Highlights from BYU Colleges: Life science students win awards, insights shared on new MOA photography exhibit


College of Life Sciences

BYU students from the College of Life Sciences were honored at the College Undergraduate Research Awards. (Photo courtesy of the College of Life Sciences)

Students from the BYU College of Life Sciences were awarded at the 2021 College Undergraduate Research Awards.

These awards are grants that facilitate student research projects, which include the study of social dominance in humans, protein bindings, insulin secretion and standards for emergency and trauma care.

Some of the departments awarded were the biology department, exercise science department, microbiology and molecular biology department, and the nutrition, dietetics and food science department.

Marriott School of Business

Students in the MBA program at the BYU Marriott School of Business fondly refer to 2022 class president Ethan Felix as their “MBA dad.

After he graduated from BYU-Idaho, Felix worked for an investment firm and a renewable energy sales company. Felix’s experiences during his time doing sales helped him inspire others. He saw the impact a motivated leader could have in others and decided to switch to the field of leadership development.

“My wife mentioned that I have an ability to connect with people,” Felix said. “I’ve journeyed down a heavy road of personal challenges, including losing my parents when I was young, being adopted into a new family and being let go from my job. My wife helped me realize that because of these and other experiences, I can relate to people and empathize with them.”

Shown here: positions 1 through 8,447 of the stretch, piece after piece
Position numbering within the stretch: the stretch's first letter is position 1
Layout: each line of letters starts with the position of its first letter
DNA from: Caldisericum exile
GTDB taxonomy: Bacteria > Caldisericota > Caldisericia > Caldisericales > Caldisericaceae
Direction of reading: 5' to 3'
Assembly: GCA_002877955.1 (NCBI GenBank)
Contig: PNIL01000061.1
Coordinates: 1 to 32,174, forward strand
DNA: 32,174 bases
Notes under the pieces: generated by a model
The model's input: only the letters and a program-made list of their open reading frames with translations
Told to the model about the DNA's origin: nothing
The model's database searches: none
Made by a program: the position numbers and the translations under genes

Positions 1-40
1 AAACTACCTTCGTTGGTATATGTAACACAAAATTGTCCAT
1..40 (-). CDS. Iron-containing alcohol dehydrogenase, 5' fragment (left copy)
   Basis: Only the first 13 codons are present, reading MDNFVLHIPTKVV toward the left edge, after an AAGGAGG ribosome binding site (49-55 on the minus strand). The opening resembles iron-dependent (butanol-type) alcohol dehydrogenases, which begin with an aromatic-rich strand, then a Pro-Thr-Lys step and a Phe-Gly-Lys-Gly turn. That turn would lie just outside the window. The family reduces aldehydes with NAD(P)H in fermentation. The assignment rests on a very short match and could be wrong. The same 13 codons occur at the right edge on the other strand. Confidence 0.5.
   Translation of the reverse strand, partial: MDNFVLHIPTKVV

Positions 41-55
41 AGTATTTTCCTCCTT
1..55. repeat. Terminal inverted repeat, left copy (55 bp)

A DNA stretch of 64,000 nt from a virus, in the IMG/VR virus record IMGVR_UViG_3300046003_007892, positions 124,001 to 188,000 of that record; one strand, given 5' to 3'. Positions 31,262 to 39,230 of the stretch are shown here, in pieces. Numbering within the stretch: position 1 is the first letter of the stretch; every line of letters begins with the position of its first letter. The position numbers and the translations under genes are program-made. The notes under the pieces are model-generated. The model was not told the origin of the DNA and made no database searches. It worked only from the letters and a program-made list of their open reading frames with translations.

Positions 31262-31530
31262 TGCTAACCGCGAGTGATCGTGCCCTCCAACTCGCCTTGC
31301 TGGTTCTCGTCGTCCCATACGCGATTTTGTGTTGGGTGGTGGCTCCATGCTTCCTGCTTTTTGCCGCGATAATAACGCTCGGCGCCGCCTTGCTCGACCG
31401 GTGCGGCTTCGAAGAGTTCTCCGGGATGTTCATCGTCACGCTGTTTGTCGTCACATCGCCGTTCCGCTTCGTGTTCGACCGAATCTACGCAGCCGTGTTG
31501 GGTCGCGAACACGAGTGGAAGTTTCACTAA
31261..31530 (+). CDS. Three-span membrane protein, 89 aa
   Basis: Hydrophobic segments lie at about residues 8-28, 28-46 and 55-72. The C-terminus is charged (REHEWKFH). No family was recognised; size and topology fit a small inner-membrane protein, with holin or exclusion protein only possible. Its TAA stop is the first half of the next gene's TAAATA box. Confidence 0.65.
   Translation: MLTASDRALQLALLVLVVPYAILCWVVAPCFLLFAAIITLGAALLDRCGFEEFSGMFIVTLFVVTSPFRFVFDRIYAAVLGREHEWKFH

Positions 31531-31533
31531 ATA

College of Fine Arts and Communications

Gabriel Dawes’ art installation Plexus No. 29 is on display in the BYU Museum of Art. Student educator Joseph Rowley talked about the new exhibit “Across the West and Toward the North: Norwegian and American Landscape Photography” at the MOA. (BYU Photo)

A new installation in the BYU Museum of art includes Norwegian and American landscape photographs.

“Both the American and the Norwegian photographers in this period, these pioneering photographers, got really excited about certain things that are interesting for us to look back at,” BYU student educator Joseph Rowley said.

The new exhibit showcases innovative forms of transportation during the late 1800s, such as railroads and expansive bridges. According to Rowley, the photographs also share a connection with the Utah landscape and heritage.

“Not only is Utah the place where a lot of those photographs were taken — we’re right here in the heart of the American West — but also where a lot of Norwegian and Scandinavian immigrants came,” Rowley said.

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